Alexander Povetkin proves no match for the long-time heavyweight champion.
Undisputed world heavyweight champion Wladimir Klitschko has said he wants to improve despite retaining his titles with a unanimous points win over Russia’s Alexander Povetkin.
The Ukrainian champion enjoyed an emphatic victory on Saturday in Moscow in his 24th world title fight, putting Povetkin on the canvas four times, three of which came in the seventh round alone.
All three judges awarded the fight 119-104 in Klitschko’s favour as he retained his WBA, IBF, WBO and IBO belts against the previously unbeaten Povetkin.
This was Klitschko’s 61st victory in his 64th professional bout, in front of a 14,000-strong crowd, having earned his first world title back in 2006.
“I believe it was a deserved win, but I think I can improve still,” said Klitschko after the battle between the two former Olympic super-heavyweight champions.
“It was a fight against an opponent who had never lost before and really wanted to win.
“It was the fight of his life and wasn’t easy.
“Despite taking many hits, he stayed on his feet and kept fighting on.
“Even at the end, he tried to land the lucky punch.
“I had to torture myself to win this one, but it was worth it.”
Having put Povetkin down three times in the seventh, Klitschko admitted he was annoyed not to claim the 52nd knock-out of his career there and then.
“Yeah, a bit. I had actually expected to hit him with even cleaner punches,” said the 37-year-old.
“I couldn’t knock him out, even though I was close in the seventh and eight round, but I knew I would clearly win the fight.
“It’s always a dream of mine to dominate a fight so much that the opponent has no chance to hurt me and I knock him out.”
After the fight in front of 14,000 at Moscow’s Olimpiyski Arena Povetkin was taken to hospital as a precautionary measure, but admitted Klitschko deserved to be the undisputed champion.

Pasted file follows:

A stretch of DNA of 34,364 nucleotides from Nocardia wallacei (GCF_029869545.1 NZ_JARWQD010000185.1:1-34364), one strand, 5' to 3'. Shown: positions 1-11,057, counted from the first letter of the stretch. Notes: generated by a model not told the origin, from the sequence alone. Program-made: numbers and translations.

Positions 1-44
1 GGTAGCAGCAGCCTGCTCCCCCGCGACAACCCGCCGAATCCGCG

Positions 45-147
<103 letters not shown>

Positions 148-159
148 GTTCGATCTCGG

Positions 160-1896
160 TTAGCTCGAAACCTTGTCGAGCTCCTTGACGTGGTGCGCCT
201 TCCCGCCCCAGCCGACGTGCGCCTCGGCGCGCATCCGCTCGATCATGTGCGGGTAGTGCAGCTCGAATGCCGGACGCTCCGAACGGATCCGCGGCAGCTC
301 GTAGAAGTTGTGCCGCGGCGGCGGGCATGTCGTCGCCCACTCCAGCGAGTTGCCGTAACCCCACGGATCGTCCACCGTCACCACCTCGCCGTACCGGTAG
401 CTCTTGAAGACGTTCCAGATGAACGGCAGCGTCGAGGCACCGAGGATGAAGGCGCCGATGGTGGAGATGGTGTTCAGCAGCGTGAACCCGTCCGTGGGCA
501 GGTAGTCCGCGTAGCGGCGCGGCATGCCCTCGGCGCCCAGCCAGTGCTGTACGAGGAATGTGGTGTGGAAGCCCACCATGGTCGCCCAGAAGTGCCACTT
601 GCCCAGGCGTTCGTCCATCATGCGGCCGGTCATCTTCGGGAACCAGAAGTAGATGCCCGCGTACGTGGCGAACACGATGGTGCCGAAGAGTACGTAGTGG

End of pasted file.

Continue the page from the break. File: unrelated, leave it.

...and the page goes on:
“Of course, he was the better fighter, he’s the best in the world, that’s clear,” said the 34-year-old immediately after the bout.
Povetkin still walks away with a pursue of 4.31 million euros (US$5.3m), while Klitschko earned a career-high 12.88 million euros (US$17.4M) and came into the fight at his lowest weight since 2009.
With both fighters enjoying plenty of support in Moscow, Klitschko said he had been worried by the political tensions between the two former Soviet nations.
“It was like a football stadium, there were fans cheering for Povetkin and those cheering for me — that was so good,” said Klitschko, while Russian President Vladimir Putin was a noticeable absentee.
“At the end it was loud and emotional, just as sport should be.
“There wasn’t a bad dust up (between the fans), which had been my fear given the political situation and luckily everything stayed friendly.”
With no obvious challenger on the horizon, Klitschko has said he had no clear plans but just wanted a rest from training, while his manager has ruled out a possible rematch.
“When someone like Wladimir wins each round so clearly, then there is no need for further discussion,” said Klitschko’s manager Bernd Boente.